Young people are encouraged to spend more time with their family and friends, delete smartphone betting apps and avoid gambling clickbait as part of Bethany Community Support’s new project, ‘A Young Person’s Message’, launched in April as part of Youth Week.
Supported by social media animations and posters, the goals of the initiative are to teach students about the risks associated with gambling and create open discussions about the issue among young people.
Bethany Community Support worked with 15–25-year-olds in Hamilton, Warrnambool and Geelong as part of the project, with students from Geelong Technical Education Centre, Deakin University, South West TAFE and South Grampian Adult Education, as well as clients from Brophy Youth Services, participating in focus groups.
The project team listened to the participants’ views on how gambling harm among young people could be reduced and learnt how to communicate with them in a more meaningful way. This has added to the team’s understanding of youth gambling in rural and regional Victoria, as well as the influences that drive and shape gambling in these communities.
A Victorian Responsible Gambling Foundation-funded study indicated that exposure to gambling advertising is higher among 13 to 16-year-olds than for adults. It also found that one in five adults who gamble in a problematic way started gambling before they were 18 years old.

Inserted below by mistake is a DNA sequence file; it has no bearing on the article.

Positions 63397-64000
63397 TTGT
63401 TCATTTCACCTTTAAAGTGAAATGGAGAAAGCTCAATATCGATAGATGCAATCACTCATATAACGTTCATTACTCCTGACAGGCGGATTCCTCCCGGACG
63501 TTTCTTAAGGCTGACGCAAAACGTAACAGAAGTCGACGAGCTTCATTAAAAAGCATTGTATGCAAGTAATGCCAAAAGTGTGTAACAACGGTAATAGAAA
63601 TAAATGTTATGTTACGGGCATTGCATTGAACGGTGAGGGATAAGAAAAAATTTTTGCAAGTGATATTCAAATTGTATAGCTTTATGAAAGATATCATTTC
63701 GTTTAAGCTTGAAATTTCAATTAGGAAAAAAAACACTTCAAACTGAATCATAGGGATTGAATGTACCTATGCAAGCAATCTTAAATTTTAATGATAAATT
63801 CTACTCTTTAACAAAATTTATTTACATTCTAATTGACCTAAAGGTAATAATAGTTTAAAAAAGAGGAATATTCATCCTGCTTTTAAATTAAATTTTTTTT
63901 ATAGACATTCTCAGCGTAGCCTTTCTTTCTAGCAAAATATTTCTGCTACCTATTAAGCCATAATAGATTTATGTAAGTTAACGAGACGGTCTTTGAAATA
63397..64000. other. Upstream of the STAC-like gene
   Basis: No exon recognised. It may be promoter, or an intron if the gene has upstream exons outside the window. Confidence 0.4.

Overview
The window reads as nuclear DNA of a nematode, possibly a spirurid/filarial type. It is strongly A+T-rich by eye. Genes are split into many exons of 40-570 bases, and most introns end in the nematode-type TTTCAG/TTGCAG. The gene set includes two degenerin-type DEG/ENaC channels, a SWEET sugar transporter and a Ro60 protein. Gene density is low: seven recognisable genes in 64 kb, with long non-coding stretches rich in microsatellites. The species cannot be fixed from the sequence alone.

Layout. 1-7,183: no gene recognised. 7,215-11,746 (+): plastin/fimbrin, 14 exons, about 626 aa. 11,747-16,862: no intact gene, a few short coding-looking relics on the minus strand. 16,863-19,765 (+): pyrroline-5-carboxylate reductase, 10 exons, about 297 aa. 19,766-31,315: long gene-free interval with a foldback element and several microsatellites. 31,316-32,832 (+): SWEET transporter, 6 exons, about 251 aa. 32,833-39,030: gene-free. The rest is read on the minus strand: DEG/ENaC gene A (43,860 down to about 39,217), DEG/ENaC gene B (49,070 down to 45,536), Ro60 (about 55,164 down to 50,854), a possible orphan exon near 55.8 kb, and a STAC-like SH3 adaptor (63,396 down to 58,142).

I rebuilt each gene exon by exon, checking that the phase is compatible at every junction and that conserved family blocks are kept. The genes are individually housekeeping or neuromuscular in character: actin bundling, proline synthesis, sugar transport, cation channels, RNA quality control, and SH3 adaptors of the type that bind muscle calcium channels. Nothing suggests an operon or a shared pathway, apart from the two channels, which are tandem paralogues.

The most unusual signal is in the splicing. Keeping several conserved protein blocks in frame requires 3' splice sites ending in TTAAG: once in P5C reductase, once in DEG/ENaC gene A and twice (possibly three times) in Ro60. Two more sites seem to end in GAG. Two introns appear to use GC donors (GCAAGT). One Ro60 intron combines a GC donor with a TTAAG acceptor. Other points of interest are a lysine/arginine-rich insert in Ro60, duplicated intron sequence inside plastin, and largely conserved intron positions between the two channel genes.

Bethany Community Support CEO Grant Boyd said working with young people on ‘A Young Person’s Message’ had been an effective way to start a conversation about gambling harm.
“We found that peer pressure can be a big contributing factor because young people don’t want to miss out on the things their friends are doing,” Mr Boyd said.
“There is still a lot of stigma associated with gambling harm. However, when young people are in a setting where there is no judgement and conversation is open, they are happy to discuss their thoughts.”
Chief executive Shane Lucas said the Foundation had been delighted to support ‘A Young Person’s Message’ with a Prevention Partnership Program grant.
“Through this project, Bethany Community Support is playing an important role in helping young people, particularly those in regional communities, to better understand the risks involved with gambling.
“At the same time, it is helping to build community capacity to prevent harm from gambling in the local area, as well as letting people know that support is available,” Mr Lucas said.
For more information about ‘A Young Person’s Message’, visit www.facebook.com/bethanycommunitysupportvic.